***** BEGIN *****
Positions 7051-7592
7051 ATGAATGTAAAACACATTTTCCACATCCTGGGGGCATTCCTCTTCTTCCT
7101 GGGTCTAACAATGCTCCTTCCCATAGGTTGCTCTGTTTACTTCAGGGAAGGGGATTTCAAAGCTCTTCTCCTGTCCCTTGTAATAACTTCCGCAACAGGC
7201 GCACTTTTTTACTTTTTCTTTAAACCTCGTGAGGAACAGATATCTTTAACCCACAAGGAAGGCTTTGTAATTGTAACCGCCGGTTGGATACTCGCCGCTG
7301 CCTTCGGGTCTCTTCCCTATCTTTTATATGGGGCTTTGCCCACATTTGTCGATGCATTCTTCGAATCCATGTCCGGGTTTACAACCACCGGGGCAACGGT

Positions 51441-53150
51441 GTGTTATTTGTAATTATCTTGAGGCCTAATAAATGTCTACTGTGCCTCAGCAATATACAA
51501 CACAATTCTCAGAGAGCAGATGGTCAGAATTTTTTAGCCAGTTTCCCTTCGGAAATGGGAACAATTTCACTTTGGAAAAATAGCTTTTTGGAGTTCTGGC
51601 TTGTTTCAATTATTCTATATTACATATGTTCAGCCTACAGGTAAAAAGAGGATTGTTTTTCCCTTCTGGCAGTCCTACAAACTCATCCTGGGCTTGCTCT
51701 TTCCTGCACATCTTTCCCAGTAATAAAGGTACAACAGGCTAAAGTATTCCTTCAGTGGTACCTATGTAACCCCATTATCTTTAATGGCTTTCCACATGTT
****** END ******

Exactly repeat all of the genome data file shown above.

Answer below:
Positions 7051-7592
7051 ATGAATGTAAAACACATTTTCCACATCCTGGGGGCATTCCTCTTCTTCCT
7101 GGGTCTAACAATGCTCCTTCCCATAGGTTGCTCTGTTTACTTCAGGGAAGGGGATTTCAAAGCTCTTCTCCTGTCCCTTGTAATAACTTCCGCAACAGGC
7201 GCACTTTTTTACTTTTTCTTTAAACCTCGTGAGGAACAGATATCTTTAACCCACAAGGAAGGCTTTGTAATTGTAACCGCCGGTTGGATACTCGCCGCTG
7301 CCTTCGGGTCTCTTCCCTATCTTTTATATGGGGCTTTGCCCACATTTGTCGATGCATTCTTCGAATCCATGTCCGGGTTTACAACCACCGGGGCAACGGT

Positions 51441-53150
51441 GTGTTATTTGTAATTATCTTGAGGCCTAATAAATGTCTACTGTGCCTCAGCAATATACAA
51501 CACAATTCTCAGAGAGCAGATGGTCAGAATTTTTTAGCCAGTTTCCCTTCGGAAATGGGAACAATTTCACTTTGGAAAAATAGCTTTTTGGAGTTCTGGC
51601 TTGTTTCAATTATTCTATATTACATATGTTCAGCCTACAGGTAAAAAGAGGATTGTTTTTCCCTTCTGGCAGTCCTACAAACTCATCCTGGGCTTGCTCT
51701 TTCCTGCACATCTTTCCCAGTAATAAAGGTACAACAGGCTAAAGTATTCCTTCAGTGGTACCTATGTAACCCCATTATCTTTAATGGCTTTCCACATGTT